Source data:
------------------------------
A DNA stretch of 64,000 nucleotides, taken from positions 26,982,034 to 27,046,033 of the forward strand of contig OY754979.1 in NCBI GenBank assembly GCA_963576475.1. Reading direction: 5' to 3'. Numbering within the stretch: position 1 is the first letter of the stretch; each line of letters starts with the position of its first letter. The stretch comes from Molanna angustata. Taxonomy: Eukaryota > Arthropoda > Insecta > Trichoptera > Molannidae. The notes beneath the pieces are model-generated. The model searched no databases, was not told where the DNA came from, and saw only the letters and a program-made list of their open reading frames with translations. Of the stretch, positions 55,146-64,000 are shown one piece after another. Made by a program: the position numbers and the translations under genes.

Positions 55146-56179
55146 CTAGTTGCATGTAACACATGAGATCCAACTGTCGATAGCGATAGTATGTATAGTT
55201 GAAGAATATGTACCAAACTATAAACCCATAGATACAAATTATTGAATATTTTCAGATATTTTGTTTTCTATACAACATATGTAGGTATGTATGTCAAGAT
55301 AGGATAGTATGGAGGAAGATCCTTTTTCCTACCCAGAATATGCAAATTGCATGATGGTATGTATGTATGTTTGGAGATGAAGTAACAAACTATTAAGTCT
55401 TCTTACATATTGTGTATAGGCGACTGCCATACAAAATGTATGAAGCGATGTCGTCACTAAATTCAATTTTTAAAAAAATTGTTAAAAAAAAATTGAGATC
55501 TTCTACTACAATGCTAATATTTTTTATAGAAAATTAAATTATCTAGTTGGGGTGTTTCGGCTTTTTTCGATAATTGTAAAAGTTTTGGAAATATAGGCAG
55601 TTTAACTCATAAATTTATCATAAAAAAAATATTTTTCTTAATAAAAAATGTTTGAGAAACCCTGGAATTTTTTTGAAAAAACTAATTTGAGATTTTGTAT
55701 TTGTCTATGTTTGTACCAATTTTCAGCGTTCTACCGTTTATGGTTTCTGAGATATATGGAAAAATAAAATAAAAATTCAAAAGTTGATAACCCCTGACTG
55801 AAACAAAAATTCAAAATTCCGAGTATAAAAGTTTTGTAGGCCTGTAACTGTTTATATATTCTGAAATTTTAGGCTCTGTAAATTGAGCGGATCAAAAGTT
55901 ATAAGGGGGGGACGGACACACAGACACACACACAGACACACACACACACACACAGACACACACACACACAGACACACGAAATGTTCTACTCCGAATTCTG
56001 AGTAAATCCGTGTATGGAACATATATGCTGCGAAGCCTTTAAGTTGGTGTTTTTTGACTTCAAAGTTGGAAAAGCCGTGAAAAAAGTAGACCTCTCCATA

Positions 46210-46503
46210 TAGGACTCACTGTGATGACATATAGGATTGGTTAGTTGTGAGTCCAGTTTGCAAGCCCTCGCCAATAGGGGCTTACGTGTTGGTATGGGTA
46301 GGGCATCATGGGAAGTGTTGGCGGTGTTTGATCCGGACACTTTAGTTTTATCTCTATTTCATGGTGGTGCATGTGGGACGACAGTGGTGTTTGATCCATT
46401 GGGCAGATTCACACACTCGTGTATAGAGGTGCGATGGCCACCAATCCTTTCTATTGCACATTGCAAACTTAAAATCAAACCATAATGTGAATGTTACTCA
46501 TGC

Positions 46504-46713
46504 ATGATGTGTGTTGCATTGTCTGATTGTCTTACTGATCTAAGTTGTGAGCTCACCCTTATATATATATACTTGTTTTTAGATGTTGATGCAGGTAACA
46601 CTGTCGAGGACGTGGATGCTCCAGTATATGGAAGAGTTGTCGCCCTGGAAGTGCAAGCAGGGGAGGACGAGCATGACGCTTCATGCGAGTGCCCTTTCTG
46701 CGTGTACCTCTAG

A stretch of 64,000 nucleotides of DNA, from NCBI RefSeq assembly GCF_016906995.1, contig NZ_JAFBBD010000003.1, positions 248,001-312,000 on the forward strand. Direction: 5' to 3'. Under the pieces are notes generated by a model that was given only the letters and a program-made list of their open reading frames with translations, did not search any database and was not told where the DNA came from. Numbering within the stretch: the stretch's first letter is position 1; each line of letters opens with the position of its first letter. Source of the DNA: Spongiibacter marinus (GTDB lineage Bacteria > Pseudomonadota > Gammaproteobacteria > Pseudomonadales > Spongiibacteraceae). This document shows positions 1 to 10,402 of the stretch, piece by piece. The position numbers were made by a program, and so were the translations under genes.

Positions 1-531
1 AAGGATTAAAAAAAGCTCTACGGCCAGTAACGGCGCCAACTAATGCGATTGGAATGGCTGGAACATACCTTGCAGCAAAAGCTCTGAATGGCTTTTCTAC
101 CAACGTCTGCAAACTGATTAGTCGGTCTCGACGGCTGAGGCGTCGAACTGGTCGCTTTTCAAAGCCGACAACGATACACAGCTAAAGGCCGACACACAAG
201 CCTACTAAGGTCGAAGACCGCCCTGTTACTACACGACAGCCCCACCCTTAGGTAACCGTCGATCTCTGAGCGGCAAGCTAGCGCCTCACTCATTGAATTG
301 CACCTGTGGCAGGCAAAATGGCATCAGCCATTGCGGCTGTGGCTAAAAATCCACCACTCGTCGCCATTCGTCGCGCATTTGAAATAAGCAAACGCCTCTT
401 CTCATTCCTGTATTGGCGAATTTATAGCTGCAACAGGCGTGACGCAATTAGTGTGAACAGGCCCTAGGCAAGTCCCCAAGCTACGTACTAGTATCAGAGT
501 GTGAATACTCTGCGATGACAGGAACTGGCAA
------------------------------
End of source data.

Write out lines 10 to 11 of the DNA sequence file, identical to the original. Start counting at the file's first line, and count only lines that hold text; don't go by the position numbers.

55801 AAACAAAAATTCAAAATTCCGAGTATAAAAGTTTTGTAGGCCTGTAACTGTTTATATATTCTGAAATTTTAGGCTCTGTAAATTGAGCGGATCAAAAGTT
55901 ATAAGGGGGGGACGGACACACAGACACACACACAGACACACACACACACACACAGACACACACACACACAGACACACGAAATGTTCTACTCCGAATTCTG